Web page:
Design: user-oriented – Ideal Government What do we want from Internet-age government? Wouldn't it be better if... Sun, 12 Aug 2012 09:49:12 +0000 en-US hourly 1 GDS design principles and design-driven public services Wed, 04 Apr 2012 08:43:51 +0000 Like a contented snore from a prolonged snooze, here’s a quick and now rare post to acknowledge the new GDS design principles:

1 Start with needs*
2 Do less
3 Design with data
4 Do the hard work to make it simple
5 Iterate. Then iterate again.
6 Build for inclusion
7 Understand context
8 Build digital services, not websites
9 Be consistent, not uniform
10 Make things open: it makes things better

It’s a great start. For digital services it strikes me as close to ideal; better than we could have thought to ask for. What we would still ask is that the notion of “starting with needs” and “doing less” be extended to policy and public services more universally.

On this basis it makes sense and feels achievable to go 100% digital for that hwich can be digitised. But it’s not just a digital thing. This is the culture we need across the board.

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What’s the ideal way to get smart data about energy use? Mon, 16 Jan 2012 15:05:37 +0000 It’s a big and timely question as government and businesses across Europe get ready to spend up to $100bn on smart metering projects. In the UK that means the intended rollout of 53m gas and electricity smart meters to 26m households at a projected cost of £11.7bn. That’s on the same scale as the NHS Connecting for Health programme or the benighted late and unlamented National ID Scheme.

Which? offers up a good intro to what the smart metering plan means for UK consumers, along with a ‘No selling, just installing’ campaign.

But there are more issues. This is a huge sum of money to commit at any time and especially now with the country broke. Will we get good value? Is the £11.7bn figure the pre-inflation, pre-ballooning costs and pre Cook’s-constant estimate (the MoD rule of thumb is to take the first estimate and multiply by pi to get the eventual real figure).

Given this move is about changing behaviour we have to ask are the incentives right across government, regulated utilities and consumers?

Then there’s the data. Which? broaches the matter. As I understand it, the smart meters generate a highly detailed picture of your energy usage. The plan is to create a new company to which all the data gets uploaded. Users can then access the data through the portal of their own supplier.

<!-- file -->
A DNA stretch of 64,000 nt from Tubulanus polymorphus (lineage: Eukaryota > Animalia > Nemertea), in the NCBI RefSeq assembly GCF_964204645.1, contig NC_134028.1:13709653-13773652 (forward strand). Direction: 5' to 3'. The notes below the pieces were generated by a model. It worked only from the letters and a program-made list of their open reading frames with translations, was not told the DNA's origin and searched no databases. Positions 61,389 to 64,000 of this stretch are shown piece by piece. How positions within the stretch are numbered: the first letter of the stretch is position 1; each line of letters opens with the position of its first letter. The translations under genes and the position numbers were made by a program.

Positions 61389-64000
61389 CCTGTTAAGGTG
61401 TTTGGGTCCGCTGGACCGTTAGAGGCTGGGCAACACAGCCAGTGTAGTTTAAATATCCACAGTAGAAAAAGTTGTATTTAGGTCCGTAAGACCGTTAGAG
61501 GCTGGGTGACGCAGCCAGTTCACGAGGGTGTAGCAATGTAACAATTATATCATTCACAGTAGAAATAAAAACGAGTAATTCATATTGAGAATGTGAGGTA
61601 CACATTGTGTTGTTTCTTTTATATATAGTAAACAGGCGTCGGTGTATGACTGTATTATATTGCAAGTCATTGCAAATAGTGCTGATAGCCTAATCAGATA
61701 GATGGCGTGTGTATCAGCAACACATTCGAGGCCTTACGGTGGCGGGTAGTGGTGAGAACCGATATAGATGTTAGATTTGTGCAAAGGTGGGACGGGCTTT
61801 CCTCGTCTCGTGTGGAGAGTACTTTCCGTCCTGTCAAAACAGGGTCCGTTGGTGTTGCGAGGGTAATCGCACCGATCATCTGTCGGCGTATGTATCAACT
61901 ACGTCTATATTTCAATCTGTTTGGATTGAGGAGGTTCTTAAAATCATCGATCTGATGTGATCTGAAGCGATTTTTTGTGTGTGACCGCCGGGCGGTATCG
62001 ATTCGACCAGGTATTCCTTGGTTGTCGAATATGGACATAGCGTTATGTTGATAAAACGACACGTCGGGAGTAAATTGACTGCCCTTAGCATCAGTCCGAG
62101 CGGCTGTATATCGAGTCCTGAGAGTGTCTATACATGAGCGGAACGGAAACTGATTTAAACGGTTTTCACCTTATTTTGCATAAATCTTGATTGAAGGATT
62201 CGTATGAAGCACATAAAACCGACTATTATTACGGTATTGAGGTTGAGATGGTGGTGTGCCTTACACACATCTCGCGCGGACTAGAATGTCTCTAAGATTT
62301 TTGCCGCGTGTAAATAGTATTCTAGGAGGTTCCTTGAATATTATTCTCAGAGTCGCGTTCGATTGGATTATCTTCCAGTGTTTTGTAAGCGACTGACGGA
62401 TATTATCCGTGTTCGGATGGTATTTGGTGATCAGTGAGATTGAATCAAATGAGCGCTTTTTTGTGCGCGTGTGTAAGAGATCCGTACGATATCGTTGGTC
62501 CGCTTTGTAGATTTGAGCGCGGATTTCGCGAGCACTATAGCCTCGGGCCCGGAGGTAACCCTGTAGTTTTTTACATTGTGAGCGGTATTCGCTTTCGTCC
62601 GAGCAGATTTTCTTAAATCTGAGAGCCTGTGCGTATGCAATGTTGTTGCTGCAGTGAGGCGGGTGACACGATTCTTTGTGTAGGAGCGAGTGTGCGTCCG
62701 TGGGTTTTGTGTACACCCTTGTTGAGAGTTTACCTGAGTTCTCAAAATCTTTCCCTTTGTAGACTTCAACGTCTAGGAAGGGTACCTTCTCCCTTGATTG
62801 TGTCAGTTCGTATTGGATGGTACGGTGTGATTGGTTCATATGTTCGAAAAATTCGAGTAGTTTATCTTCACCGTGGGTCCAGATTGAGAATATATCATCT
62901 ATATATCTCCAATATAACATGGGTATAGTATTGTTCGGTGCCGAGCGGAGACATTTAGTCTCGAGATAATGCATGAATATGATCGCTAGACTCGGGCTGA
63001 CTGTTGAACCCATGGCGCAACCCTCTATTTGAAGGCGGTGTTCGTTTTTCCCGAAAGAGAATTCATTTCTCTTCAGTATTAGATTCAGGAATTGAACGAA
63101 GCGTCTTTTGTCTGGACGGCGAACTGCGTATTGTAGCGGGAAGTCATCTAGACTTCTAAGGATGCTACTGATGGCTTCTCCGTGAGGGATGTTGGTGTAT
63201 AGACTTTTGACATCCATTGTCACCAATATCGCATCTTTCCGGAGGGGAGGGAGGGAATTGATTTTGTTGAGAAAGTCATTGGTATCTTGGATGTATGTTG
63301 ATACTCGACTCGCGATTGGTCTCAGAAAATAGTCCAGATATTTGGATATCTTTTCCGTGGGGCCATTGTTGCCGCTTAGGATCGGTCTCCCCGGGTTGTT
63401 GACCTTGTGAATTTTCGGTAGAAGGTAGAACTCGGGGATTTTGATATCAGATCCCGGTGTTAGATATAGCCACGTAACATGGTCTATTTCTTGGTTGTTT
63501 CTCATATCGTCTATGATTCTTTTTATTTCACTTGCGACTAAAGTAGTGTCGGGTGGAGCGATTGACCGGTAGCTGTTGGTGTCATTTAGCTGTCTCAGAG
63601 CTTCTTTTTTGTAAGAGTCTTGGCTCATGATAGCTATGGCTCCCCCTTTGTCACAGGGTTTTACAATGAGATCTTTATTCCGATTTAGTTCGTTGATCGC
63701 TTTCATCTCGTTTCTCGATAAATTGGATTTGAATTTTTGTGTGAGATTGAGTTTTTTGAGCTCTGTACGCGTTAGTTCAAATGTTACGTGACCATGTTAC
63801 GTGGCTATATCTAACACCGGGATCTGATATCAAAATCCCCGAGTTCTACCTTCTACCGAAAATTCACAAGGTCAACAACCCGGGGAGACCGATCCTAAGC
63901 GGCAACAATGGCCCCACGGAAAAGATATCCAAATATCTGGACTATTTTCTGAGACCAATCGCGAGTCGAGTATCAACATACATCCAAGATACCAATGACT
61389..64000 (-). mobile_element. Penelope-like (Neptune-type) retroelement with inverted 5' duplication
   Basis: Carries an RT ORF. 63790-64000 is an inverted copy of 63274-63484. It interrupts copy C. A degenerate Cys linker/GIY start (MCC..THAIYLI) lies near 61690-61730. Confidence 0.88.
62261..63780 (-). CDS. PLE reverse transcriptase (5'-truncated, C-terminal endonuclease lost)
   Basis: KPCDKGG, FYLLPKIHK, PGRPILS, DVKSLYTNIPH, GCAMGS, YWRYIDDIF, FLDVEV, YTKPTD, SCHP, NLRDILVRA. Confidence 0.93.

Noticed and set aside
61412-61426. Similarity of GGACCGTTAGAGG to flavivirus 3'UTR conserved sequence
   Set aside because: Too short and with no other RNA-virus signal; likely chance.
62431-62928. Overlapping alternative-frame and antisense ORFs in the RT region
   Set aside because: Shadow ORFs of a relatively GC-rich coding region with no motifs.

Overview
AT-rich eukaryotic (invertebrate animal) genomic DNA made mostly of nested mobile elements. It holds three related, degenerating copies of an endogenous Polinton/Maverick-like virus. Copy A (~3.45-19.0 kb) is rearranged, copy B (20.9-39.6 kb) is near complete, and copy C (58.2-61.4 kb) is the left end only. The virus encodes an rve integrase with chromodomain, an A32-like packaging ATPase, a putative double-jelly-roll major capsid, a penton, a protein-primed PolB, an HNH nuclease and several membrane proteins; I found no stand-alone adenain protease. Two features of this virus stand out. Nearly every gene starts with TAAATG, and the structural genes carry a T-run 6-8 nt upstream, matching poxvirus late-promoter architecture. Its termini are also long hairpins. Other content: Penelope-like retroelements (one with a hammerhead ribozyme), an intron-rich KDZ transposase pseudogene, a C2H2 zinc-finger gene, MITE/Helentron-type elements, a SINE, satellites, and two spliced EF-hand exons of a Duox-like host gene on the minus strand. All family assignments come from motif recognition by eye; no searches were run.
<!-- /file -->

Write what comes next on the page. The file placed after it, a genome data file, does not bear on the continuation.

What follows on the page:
Will the system be sufficiently secure, given what is at stake? And whose data is it anyway? To proponents of individual control over individual data this looks hopelessly messy, expensive and risky.

Ross Anderson and others warned early and often that NPfIT, the ID scheme and other vanity megadatabases were headed for disaster. So we’d do well to heed what he and Shailendra Fuloria also of Cambridge Uni now write in their very helpful 2011 paper Smart meter security: a survey.

It covers smart metering issues including security, personal privacy, threats to the infrastructure and fraud. As well as being gifted with a vast brain and clear understanding of technology, Ross has achieved a whole series of deeper insights earlier than others by focussing on security economics and analysing the inevitable results of perverse incentives. In this case, the authors conclude:

…it is a fascinating case study in security economics:
systems are much harder to protect when incentives conflict, and
smart metering exposes perverse incentives galore.

Of course we’ll all have smart meters or smart energy monitoring devices. But is the government’s great smart-meter project destined to be part of the non-ideal databankendammerung?

It feels wrong in many ways. It feels every inch like the last big project trying to sneak through before a new principle takes hold: the principle that individuals should as far as possible control their personal data. That changes everything. This project looks like one for the chop.

Thx to Alex, Vin, Luke and FIPR colleagues